Russell Belk argues that, like a religion, the Cult of Mac is a belief system that helps its followers understand technology and the world. The attitude of Apple sympathizers and fans is viewed by many as being “cult-like”.
According to neurological research cited by the BBC on their Secrets of the Superbrands documentary, the response from the brain of an Apple enthusiast when viewing the brand-related symbols and imagery is similar to the one of a religious devotee when exposed to religious symbols and images.
Apple co-founder Steve Jobs is compared to a god figure and savior, and his life story is said to resemble Joseph Campbell’s heroic adventure myths. Jobs was often viewed as a saintly figure to Mac users.
Loyalty to Macintosh computers and Apple have been compared to religious belief. The term Cult of Mac is often used to describe this group. Psychologist Dave Levine argues that the Mac community has a religious feeling, providing a sense of community and common heritage for those who have rejected religion. Mac users are frequently known to use religious language in describing Macs. Terms such as “evangelism”, “persecution” and “martyrdom” are used. Many users view their devotion as a battle between good versus evil, with evil frequently being Microsoft. The term “cult” has been used to describe Mac users (Cult of Mac), however, Dave Arnott, author of Corporate Cults, argues that devotion to Macs is no different than devotion to a car or rollerblading.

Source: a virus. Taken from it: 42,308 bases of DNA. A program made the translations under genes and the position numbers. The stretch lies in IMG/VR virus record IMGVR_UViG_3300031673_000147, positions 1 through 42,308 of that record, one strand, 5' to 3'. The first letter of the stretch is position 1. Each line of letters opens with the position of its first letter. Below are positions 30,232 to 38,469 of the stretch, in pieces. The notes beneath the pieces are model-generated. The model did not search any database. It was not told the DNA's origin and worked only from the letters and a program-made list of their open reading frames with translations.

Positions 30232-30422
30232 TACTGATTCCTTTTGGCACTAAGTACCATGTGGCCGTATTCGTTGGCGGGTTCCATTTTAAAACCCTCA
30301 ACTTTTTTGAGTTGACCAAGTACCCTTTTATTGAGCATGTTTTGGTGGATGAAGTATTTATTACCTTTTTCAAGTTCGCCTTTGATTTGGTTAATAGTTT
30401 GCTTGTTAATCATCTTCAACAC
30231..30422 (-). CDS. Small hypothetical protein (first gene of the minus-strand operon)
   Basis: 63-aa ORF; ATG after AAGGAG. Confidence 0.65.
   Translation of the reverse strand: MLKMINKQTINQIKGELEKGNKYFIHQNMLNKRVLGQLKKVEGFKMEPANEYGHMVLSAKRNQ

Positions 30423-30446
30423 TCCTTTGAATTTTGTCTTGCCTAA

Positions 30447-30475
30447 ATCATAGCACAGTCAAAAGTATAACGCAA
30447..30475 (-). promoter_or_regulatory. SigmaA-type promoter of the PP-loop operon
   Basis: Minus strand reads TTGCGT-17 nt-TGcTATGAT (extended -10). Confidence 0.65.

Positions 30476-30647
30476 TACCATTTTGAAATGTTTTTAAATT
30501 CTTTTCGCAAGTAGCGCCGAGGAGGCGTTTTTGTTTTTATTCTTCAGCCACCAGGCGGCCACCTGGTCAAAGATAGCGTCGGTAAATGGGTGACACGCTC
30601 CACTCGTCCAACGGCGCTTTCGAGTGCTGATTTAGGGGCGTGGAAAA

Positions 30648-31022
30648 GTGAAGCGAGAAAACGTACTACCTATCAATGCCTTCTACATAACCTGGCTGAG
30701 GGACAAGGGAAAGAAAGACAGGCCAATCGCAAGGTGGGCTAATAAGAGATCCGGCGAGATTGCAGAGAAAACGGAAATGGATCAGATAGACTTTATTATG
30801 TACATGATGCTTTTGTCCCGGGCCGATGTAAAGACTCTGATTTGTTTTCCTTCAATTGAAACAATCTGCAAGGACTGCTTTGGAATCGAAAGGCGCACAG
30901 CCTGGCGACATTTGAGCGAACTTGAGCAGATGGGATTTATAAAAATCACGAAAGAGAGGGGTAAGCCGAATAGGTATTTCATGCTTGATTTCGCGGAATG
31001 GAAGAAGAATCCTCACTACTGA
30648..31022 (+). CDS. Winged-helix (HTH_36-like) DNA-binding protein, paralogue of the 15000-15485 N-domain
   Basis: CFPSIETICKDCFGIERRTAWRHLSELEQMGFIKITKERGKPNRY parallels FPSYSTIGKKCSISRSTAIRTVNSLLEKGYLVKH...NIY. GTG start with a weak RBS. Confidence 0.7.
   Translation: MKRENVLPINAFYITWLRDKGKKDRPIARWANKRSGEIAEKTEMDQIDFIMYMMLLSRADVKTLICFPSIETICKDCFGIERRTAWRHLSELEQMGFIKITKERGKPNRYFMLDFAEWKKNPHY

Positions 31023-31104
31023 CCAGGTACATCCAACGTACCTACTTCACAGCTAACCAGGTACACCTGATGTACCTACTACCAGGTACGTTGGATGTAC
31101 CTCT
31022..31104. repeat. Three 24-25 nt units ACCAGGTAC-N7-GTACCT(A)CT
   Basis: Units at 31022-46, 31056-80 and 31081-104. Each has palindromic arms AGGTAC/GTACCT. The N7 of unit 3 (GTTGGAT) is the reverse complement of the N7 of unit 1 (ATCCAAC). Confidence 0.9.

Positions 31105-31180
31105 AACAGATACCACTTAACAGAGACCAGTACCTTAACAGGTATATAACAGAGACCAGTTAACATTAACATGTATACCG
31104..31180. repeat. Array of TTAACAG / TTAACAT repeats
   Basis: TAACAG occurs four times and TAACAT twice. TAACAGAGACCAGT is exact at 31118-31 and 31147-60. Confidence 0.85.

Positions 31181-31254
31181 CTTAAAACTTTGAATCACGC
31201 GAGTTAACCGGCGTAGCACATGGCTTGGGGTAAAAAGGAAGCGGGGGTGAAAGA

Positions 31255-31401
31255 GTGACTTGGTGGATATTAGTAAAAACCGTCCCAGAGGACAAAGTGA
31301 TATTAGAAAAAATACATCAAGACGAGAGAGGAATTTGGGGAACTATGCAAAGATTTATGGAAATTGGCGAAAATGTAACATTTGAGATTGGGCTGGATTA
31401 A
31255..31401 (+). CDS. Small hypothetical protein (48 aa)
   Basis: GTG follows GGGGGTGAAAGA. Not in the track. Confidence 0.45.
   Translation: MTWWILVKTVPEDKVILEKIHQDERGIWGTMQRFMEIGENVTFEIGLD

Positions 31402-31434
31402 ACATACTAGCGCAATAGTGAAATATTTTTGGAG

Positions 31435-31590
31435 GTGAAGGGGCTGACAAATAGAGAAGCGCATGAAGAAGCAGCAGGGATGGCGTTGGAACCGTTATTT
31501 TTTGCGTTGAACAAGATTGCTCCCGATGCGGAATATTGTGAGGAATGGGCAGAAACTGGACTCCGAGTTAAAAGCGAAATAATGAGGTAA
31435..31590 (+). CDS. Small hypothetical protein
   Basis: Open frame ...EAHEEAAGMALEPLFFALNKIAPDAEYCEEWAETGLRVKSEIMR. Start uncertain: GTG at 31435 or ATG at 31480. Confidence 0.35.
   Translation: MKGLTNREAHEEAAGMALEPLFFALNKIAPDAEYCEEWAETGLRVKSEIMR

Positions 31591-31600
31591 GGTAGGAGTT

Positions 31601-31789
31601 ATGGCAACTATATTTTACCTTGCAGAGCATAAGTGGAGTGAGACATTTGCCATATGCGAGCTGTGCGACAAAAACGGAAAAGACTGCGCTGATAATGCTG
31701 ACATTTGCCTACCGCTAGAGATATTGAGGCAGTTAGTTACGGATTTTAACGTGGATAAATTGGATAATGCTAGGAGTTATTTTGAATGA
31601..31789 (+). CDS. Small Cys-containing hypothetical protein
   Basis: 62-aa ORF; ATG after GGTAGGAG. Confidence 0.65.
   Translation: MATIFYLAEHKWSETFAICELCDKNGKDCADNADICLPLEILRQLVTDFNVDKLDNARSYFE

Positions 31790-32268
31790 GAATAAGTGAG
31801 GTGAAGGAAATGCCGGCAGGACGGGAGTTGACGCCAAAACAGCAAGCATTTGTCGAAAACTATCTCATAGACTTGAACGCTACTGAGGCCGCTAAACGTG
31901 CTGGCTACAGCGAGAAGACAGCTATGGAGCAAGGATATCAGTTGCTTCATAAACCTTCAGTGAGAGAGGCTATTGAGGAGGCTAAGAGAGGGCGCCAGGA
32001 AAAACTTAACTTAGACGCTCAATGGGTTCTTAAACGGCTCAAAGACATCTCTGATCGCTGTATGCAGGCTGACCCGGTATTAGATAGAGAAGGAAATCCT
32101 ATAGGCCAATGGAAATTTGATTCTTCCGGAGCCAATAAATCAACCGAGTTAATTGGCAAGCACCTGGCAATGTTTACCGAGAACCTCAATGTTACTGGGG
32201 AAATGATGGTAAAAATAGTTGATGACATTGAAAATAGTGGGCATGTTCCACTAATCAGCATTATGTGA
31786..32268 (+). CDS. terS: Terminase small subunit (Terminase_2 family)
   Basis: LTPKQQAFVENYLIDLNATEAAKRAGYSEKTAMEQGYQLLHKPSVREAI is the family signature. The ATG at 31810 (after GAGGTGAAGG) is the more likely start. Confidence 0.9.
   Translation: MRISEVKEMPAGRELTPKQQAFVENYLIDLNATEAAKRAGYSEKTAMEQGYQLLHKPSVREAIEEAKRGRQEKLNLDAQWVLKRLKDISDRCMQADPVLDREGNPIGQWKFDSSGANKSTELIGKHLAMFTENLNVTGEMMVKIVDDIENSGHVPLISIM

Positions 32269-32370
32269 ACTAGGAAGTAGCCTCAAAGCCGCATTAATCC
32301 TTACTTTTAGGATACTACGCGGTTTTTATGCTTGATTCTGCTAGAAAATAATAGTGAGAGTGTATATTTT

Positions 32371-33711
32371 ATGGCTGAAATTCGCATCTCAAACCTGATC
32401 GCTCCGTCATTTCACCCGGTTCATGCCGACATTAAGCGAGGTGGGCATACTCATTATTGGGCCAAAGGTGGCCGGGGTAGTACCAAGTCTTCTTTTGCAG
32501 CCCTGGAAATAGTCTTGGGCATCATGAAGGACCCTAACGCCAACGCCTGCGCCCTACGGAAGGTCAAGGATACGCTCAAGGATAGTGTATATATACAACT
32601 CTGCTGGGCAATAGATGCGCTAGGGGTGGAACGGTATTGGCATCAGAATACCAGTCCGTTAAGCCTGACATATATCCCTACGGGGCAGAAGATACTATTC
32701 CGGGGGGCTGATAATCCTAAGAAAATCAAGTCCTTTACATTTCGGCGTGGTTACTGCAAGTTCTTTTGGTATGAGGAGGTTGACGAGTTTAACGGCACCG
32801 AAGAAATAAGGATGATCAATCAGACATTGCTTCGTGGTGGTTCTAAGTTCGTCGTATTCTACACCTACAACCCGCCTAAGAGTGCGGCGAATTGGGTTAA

There is also a website titled “Cult of Mac”, dedicated to Apple-related news. This “cult” attitude has also been mocked/parodied by Samsung, on a video ad for an Android phone, and also by Motorola in their ad for the Motorola Xoom.